Most engineers are living in a 3D world. The CAD models they build as part of the design process are 3D as are the simulations that prove out those concepts and the realistic prototypes output with, you guessed it, 3D printers working off the same 3D data.
Yet outside of engineering—in manufacturing departments, throughout the supply chain, even within service—the 3D model has yet to become the holy grail. In fact, it’s more likely that 2D drawings are the go-to resource for information about a particular product design. As a result, organizations are not poised to capitalize on the myriad benefits of the Model-Based Enterprise, a vision for a collaborative environment with a 3D product definition as the definitive information resource for activities spanning a product’s complete lifecycle.
As standards evolve for 3D models to embed other types of non-geometric data—product and manufacturing information (PMI) such as geometric dimensions and tolerances, materials information, and surface finishes, among other items—pioneering companies like Toyota and Boeing have gone on record with claims that a MBE approach can translate into a 50% reduction in costs. The savings are due to the efficiencies and increased accuracy of leveraging the 3D product definition for everything from setting up manufacturing workflows to inspecting parts and creating process planning instructions.
A 2014 study on the Model-Based Enterprise published by Lifecycle Insights found plenty of evidence that model-based definitions help companies save time, eliminate scrap, and promote reuse. Specifically, the report found that organizations heavily entrenched in using 3D annotated models spend 6.6 fewer hours per week on engineering documentation, address 2.5 fewer emergency issues per month (like initiating change orders or reprioritizing resources), and have to deal with 4.9 fewer incidents of figuring out why certain parts don’t end up fitting together. Because engineers are devoting fewer hours to creating, clarifying or fixing documentation, they have more time to spend on actual design and engineering work, which leads to better products.
Another study, by analyst firm EMF, found a model-based approach to have particular value for developing and managing families of products and their variants. The research showed companies delivering 23% more projects on time at 62% lower cost compared to organizations using MBE alternative approaches.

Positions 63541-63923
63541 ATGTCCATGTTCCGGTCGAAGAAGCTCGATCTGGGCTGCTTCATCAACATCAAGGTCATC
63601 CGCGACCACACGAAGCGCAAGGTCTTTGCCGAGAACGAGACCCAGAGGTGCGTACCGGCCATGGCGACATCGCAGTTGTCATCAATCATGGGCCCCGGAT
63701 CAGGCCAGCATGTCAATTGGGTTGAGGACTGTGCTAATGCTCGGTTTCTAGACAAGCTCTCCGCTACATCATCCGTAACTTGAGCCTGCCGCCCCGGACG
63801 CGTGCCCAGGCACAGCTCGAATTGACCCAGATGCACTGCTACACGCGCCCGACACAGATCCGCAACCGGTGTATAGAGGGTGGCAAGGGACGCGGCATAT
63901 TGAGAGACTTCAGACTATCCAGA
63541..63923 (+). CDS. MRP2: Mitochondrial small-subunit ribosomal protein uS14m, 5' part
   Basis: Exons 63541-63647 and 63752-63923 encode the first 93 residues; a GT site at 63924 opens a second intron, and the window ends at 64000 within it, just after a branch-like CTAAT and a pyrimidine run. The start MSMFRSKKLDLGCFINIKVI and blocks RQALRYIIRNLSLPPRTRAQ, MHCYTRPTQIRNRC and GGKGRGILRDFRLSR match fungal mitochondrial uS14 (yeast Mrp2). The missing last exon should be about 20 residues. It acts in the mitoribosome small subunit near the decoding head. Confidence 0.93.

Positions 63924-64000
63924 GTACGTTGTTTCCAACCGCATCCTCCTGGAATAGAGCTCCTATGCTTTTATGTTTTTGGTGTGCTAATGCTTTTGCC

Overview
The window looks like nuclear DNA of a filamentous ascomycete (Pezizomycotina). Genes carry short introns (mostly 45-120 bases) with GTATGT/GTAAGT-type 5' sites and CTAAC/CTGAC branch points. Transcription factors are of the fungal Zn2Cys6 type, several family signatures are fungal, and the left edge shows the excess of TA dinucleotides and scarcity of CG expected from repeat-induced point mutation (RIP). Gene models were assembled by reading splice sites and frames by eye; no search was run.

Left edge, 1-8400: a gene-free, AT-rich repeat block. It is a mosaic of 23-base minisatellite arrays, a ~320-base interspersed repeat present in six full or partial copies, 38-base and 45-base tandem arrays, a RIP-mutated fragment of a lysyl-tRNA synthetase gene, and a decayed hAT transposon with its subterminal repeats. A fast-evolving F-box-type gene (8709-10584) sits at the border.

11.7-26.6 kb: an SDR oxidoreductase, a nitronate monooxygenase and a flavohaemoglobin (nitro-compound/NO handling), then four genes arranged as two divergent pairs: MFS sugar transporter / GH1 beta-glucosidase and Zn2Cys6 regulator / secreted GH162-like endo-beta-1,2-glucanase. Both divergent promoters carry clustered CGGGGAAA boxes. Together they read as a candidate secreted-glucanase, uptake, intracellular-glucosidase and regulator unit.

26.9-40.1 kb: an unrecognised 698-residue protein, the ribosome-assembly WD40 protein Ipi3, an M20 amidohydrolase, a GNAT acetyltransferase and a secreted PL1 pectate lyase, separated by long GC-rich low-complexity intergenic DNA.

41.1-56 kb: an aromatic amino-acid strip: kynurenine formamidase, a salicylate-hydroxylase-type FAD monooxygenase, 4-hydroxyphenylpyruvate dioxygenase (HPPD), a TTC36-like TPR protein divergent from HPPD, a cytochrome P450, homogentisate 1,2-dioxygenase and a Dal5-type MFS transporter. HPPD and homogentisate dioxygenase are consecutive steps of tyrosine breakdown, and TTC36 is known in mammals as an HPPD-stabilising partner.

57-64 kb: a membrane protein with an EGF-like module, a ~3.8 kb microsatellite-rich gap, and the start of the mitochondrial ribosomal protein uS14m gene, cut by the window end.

Despite the obvious high utility of an MBE model, most organizations have still not made the leap due to a number of hurdles, from cultural challenges to the need for better understanding of MBE tools and processes. The same Lifecycle Insights study found that while 58% of respondents were experimenting with 3D annotated models, only a slight 9% were relying on them more so than 2D drawings for engineering documentation, and only 2% have established the 3D model as their only form of engineering documentation.
How can organizations address those barriers and cross over to the world of MBE? It’s not always easy and it definitely takes time and planning, but here are a few suggestions to get the transition underway:
Actively communicate the vision and the game plan. It may not be clear to everyone that continued reliance on 2D drawings poses problems, especially if the issues occur outside their purview. Make sure upstream and downstream users fully understand the shortcomings of 2D drawings, from hard-to-interpret design intent to keeping the drawings updated after revisions to the security risks surrounding design IP. If everyone is clear on how an MBE approach can address these common design challenges, they’ll be much more willing to do their part to facilitate the transformation.
Invest in the right tools. CAD is at the crux of an MBE, but the CAD tool has to be agnostic so it can work with a variety of CAD data and it has to have options for annotating the 3D CAD model with data required by downstream users in manufacturing. PTC Creo View MCAD, for example, provides a way to publish design intent from a 3D CAD model into a format that can be easily viewed and interrogated by downstream users, including selective geometry, dimensions, and tolerances. Further, the PTC Creo View Design Check option replaces the redlining/pen and paper-based process with a digital tool that maintains an electronic marking history of all design check cycles.
PTC Creo View Design Check replaces traditional redlining and paper-based processes.
Foster an MBE culture. Don’t underestimate the task of weaning users off the devil they know–2D drawings–despite constant complains about their shortcomings. Create cross-functional teams representing engineering, manufacturing, and service to collaboratively address the challenges while creating new workflows and standards that will work to everyone’s advantage.
Finally, make sure to establish buy-in from the top and cultivate C-level champions. For an organization to orchestrate a successful transition to MBE, it needs to be clear this is an initiative that benefits the entire organization, not just a boondoggle for engineering.